Wines made using organic, biodynamic and sustainable practices are becoming better known, but consumer confusion persists
This year we have broadened the scope of our research in Spain in two ways: first, with the launch of our Spanish office in Valladolid; second, with the publication of Spain Landscapes 2017. This report drives into the heart of the Spanish consumer, identifying what makes them tick (when it comes to wine, at least). One of our areas of focus was the consumer perception of ecological wines – defined broadly as organic wines, biodynamic wines, or wines generally made using clearly articulated principles of sustainability.
In the course of our research we spoke to many trade members who commented that the ecological movement is here to stay. Production of wines within this category is on the up, the industry gatekeepers (wine buyers) are on board and consumer acceptance is growing. As with many new categories, younger consumers are the most open to ecological wines and are embracing this small but promising trend.
As always with trends, the trick is figuring out how far it goes before it runs out of steam. How much can the category grow? How will it move beyond the early adopters, the highly engaged wine drinker, into a wider market of more casual wine drinkers?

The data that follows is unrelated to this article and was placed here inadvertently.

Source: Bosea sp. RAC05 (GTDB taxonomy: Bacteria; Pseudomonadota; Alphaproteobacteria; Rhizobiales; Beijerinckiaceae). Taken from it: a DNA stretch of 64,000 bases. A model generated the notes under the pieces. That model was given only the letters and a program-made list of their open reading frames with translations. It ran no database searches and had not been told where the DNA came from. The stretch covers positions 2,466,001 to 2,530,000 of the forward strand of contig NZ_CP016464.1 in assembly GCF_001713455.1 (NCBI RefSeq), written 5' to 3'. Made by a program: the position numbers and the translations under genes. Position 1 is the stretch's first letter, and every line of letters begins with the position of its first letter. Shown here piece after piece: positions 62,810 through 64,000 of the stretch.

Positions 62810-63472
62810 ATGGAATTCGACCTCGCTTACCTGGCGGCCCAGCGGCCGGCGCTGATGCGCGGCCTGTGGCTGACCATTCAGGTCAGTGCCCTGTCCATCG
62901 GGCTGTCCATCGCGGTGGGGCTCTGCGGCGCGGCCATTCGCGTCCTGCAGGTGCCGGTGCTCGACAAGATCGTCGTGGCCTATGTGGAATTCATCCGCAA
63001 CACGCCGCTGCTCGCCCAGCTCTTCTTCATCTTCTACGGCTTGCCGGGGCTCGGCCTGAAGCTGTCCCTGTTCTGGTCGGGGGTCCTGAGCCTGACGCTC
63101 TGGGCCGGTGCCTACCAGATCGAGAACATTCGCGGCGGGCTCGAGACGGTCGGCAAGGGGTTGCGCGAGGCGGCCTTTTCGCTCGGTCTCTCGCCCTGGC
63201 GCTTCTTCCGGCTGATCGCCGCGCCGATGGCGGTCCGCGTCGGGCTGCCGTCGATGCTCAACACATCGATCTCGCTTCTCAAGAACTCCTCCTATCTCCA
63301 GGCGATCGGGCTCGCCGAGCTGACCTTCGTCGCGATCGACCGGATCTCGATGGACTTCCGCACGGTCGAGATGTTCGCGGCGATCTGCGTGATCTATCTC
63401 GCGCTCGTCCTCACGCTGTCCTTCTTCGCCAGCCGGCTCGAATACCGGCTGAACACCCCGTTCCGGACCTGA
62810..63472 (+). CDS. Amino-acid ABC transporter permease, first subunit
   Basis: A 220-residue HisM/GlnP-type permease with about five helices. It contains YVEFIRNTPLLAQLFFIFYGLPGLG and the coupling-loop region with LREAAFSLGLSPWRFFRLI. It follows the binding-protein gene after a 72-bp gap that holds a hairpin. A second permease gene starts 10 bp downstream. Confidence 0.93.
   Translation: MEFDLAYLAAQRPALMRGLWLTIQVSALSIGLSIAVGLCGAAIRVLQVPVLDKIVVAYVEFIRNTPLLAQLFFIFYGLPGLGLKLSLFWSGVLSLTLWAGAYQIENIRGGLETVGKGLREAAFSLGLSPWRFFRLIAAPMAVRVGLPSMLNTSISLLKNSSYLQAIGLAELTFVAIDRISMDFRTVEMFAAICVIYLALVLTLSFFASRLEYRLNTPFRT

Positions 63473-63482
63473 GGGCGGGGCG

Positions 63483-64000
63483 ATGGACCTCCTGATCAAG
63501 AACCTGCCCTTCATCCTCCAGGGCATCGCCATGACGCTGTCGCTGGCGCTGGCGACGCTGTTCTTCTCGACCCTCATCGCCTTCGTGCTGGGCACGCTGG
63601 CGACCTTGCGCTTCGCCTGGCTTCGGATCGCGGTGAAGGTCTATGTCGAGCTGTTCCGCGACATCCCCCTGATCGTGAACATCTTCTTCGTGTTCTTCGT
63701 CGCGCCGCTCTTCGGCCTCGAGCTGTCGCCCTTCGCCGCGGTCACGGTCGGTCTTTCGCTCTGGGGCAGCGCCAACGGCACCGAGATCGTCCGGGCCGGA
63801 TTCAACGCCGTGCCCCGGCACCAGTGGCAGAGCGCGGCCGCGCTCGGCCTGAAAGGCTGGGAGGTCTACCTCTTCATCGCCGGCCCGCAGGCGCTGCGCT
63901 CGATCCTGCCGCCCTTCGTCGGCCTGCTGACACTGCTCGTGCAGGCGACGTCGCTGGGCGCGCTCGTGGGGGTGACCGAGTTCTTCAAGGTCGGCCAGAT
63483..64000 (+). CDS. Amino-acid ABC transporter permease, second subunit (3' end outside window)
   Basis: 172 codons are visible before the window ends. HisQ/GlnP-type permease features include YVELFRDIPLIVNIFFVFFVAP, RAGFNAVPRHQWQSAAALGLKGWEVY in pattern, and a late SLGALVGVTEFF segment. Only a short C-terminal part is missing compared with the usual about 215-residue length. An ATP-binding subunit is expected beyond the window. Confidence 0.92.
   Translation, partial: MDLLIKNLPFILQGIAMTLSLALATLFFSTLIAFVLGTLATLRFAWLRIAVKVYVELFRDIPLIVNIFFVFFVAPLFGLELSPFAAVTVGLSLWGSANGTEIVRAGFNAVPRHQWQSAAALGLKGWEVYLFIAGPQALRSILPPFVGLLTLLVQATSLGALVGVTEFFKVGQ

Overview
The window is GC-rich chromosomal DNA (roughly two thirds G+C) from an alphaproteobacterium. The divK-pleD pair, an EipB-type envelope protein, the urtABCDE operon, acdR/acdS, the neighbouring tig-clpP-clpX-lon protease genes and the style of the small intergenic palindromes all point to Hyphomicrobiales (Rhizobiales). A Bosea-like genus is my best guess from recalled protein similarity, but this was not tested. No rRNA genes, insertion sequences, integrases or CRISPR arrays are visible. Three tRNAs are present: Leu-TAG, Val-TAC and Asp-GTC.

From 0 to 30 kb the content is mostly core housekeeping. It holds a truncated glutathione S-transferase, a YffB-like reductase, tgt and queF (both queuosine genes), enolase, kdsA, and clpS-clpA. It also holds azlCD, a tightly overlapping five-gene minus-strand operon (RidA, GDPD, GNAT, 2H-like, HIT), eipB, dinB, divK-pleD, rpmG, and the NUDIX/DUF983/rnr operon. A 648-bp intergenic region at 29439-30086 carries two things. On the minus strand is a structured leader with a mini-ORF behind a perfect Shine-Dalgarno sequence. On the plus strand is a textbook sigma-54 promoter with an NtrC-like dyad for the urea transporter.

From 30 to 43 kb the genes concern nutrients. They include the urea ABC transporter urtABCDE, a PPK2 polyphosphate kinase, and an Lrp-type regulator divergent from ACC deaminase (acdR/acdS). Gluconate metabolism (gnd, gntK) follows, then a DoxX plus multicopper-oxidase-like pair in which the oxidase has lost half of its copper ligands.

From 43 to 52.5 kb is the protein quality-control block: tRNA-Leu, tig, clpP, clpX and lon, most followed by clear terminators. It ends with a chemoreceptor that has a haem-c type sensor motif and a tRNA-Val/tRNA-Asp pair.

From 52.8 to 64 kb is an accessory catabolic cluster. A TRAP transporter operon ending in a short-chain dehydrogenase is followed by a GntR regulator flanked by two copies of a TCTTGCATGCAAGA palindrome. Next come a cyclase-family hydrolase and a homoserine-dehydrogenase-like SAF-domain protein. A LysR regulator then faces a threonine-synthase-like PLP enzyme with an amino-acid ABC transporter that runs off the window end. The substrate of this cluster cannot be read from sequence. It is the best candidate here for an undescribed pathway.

At the moment, around half of wine consumers in Spain are aware of ecological wines (explained in the research as wines of organic, biodynamic or sustainable status). They value the health benefits of ecological wines and are happy to argue that its worth paying just a little bit more for them.
But 46% of wine consumers are still completely in the dark, unaware of what ecological wines are. The first crucial step towards broadening category engagement is to communicate the ecological message to the unaware. In fact, our research suggests that it is worth targeting those who are aware of, but don’t purchase, ecological wines: they also feel like it isn’t clear what ‘ecological’ means. To be fair, this is a problem shared by industry, where competing definitions and certifications make the category a bit complicated to navigate – and to research. Overall, current buyers and awares both agree that they want to learn more about ecological wines, suggesting that understanding of this category is low even amongst the converted.
Growth for a category like relies on the support from big retailers (think about the widespread adoption of screwcaps and subsequent changed in consumer perceptions). Systembolaget is leading the way, with 22% of their range certified organic. Retailers also have a duty to offer a consistent and quality range of ecological wines, to help build consumer trust and reassurance.
It is possible that in the UK the category started at the lower-end of the market, resulting in a consumer base who don’t yet trust ecological wines. But in Spain we could see the process in reverse, with high-end producers leading from the top down. It’s potentially an opportunity for producers to move away from heavy, robust wines to more elegant and restrained styles. In all, it could be a win-win for the consumer and producer.